Last Updated: Friday - 09/24/2010
Week of September 6, 2004
Taking treasures to the islands
St. Matthew parishioners offer their skills to Volunteer International Christian Service
By BILL GLEN
WCR Staff Writer
A small chain of islands dotting the equator, rife with turquoise lagoons and swaying coconut trees might sound idyllic. But for Larry and Patti Ofner, going to the remote Republic of Kiribati for two years will be anything but a trip to paradise.
The former music ministers at St. Matthew Parish heeded a call to serve after attending a recent presentation by Spiritan Father Bob Colburn, administrator of Volunteer International Christian Service.
They looked at each other, confirmed they were near enough to retirement, and decided to do it.
And off they go
Beginning Sept. 4, the Ofners will travel to the tiny island of Abaiang, one of 33 atolls in the republic, to offer their time, talent and treasure. Larry is a former teacher and principal of St. Angela Elementary School. Until last January, Patti was a registered nurse at the Royal Alexandra Hospital.
"I was talking to my sister recently and I remembered when I was a teenager I used to think that a person should do two years of peaceful service rather than two years of military service," said Patti, 60. "All my life I have wanted to do something like this. Now I will do my two years."
VICS is a lay volunteer program providing professional and technical personnel the opportunity to assist and work alongside the people of developing countries around the world. Medical personnel, licensed trades people, teachers and construction supervisors are volunteers VICS hopes to give overseas assignments.
The Ofners had wanted to travel to a mission and serve, but commitments to family and their careers prevented them from acting. However, after listening to Colburn, they found what seemed like the perfect opportunity.
"When Father Colburn spoke, I knew this is something I just had to do," Patti said. "And to turn to my life's partner and realize he wanted to do it as well, felt incredible."
Once called the Gilbert Islands, Kiribati (pronounced kir-ee-bas) is situated in the corner of Micronesia on the equator, roughly mid-way between Australia and Hawaii. The main island is Tarawa, the capital, home to some 38,000 residents. Such a population density rivals that of Hong Kong.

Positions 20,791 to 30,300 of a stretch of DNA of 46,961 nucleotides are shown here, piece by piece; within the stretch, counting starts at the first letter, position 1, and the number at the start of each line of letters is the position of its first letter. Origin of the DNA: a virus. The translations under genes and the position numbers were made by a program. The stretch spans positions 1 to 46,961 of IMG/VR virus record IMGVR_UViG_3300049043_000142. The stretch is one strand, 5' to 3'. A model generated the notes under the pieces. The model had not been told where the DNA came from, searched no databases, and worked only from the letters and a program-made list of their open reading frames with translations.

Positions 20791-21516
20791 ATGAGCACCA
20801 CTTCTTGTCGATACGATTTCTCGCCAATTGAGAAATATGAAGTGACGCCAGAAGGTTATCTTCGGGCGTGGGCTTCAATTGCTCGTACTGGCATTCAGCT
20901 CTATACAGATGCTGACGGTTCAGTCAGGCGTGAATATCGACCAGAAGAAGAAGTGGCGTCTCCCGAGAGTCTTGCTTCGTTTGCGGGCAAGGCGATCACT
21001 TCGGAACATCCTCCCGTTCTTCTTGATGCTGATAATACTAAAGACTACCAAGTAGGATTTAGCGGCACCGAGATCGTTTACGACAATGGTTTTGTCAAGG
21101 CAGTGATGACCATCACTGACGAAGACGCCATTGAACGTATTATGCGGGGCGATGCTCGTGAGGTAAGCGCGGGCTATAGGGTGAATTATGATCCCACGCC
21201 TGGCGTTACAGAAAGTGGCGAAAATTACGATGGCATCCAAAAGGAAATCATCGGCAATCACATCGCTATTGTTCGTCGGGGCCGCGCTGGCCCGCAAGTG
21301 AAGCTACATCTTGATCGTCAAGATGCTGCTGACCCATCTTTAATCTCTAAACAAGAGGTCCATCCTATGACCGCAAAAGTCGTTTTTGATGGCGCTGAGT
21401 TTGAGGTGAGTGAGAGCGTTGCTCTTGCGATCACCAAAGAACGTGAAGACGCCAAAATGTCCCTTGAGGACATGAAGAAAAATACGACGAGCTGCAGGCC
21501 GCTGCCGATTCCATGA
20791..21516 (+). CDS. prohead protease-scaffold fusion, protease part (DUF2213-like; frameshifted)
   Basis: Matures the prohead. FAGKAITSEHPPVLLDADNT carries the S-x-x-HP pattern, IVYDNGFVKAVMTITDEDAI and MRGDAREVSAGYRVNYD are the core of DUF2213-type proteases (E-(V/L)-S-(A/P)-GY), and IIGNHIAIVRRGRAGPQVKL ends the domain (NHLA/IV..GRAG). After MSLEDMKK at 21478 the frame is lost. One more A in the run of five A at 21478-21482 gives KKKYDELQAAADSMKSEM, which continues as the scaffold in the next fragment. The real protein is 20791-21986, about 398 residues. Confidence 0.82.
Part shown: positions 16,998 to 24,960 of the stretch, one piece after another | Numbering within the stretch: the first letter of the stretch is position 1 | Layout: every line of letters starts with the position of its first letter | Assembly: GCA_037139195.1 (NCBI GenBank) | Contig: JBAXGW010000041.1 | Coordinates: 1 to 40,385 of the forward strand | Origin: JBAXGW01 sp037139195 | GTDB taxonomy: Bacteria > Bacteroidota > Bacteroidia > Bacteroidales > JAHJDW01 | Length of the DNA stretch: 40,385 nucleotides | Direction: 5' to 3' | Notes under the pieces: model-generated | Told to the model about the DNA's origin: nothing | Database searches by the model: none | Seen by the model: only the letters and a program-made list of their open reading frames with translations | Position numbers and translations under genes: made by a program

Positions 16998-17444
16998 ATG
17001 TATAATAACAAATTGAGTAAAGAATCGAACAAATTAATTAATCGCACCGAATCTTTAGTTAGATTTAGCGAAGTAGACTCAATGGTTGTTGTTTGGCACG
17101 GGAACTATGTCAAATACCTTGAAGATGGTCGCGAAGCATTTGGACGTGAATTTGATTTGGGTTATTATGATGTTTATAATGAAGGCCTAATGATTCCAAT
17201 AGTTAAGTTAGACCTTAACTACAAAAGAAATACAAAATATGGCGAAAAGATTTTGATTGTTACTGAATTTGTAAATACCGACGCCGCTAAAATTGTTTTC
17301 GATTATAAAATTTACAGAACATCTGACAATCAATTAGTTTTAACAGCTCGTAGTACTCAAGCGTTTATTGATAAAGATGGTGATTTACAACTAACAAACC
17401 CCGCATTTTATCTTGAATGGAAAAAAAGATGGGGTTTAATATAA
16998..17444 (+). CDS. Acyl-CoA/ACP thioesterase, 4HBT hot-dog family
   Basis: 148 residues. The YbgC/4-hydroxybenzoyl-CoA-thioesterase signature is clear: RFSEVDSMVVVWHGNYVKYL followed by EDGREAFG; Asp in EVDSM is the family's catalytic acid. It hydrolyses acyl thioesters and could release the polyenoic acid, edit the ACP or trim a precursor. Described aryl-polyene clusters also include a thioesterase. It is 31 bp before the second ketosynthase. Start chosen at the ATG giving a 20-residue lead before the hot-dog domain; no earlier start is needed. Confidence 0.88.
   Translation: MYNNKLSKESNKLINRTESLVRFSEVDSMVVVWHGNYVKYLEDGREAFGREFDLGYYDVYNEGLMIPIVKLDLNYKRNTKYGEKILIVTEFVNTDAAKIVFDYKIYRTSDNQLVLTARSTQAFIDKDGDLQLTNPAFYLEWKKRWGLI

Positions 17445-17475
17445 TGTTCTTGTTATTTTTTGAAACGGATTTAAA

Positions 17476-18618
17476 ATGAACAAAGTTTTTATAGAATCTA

Most people live on less that $1 a day. They must conserve sparse rainfall for fresh water. AIDS has become a problem from some fishermen who return after months at sea.
"We have had so many people let us know that if they can help in any way, to let them know," said Larry, 60. "We have such a strong support network. They say what we are doing is great. It gives us encouragement because we are leaving behind everyone and everything we know."
Larry's expertise in education will be a welcome addition to a school system comprised mainly of underqualified teachers.
Patti will be the island nurse. The couple has already procured two bicycles as their means of transport.
There is a high mortality rate among the children in the republic, Patti said. Disease can run rampant if things are not sterilized properly.
Desire to learn
"There is a definite need for better medical and educational services where we are going," she said.
"The teachers they have are only one or two years out of high school. The people want a better education to help them get off the island. They want to immigrate to Australia, for example."
Rice, fish and coconut are staples on the island. It sounds like paradise until you consider that a person needs to inspect his meal for worms and insect feces.
Fifty per cent of the islanders are Catholic. There is a major presence of priests and nuns (Sisters of Good Shepherd) who come mainly from Australia to minister through Church and the mission schools.
There is no Internet access on Abaiang, but the Ofners hope to go to Tarawa weekly, to check in with the Knights of Columbus, VICS and their parish, back home.
If he could, Larry, a former science teacher, would fashion a telephone from two coconuts and a piece of string to keep in contact with the rest of the world. As it is, he will rely mainly on the power of prayer.
"What we will need most is prayer support from people," he said. "It may be difficult at times, and we may get depressed.
"But everyone's prayers will help us to keep working at our project."